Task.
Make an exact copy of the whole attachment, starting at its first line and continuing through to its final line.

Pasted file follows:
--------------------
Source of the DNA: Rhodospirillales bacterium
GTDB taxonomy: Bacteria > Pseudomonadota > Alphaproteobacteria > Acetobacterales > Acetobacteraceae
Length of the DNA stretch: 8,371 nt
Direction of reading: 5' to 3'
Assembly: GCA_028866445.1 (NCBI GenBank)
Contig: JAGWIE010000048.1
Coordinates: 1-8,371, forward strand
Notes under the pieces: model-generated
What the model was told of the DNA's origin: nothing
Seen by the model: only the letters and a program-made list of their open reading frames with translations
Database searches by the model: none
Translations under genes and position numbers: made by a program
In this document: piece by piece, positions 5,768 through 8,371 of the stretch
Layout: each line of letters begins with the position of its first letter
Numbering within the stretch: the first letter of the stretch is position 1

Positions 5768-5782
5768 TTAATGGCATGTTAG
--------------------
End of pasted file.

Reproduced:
Source of the DNA: Rhodospirillales bacterium
GTDB taxonomy: Bacteria > Pseudomonadota > Alphaproteobacteria > Acetobacterales > Acetobacteraceae
Length of the DNA stretch: 8,371 nt
Direction of reading: 5' to 3'
Assembly: GCA_028866445.1 (NCBI GenBank)
Contig: JAGWIE010000048.1
Coordinates: 1-8,371, forward strand
Notes under the pieces: model-generated
What the model was told of the DNA's origin: nothing
Seen by the model: only the letters and a program-made list of their open reading frames with translations
Database searches by the model: none
Translations under genes and position numbers: made by a program
In this document: piece by piece, positions 5,768 through 8,371 of the stretch
Layout: each line of letters begins with the position of its first letter
Numbering within the stretch: the first letter of the stretch is position 1

Positions 5768-5782
5768 TTAATGGCATGTTAG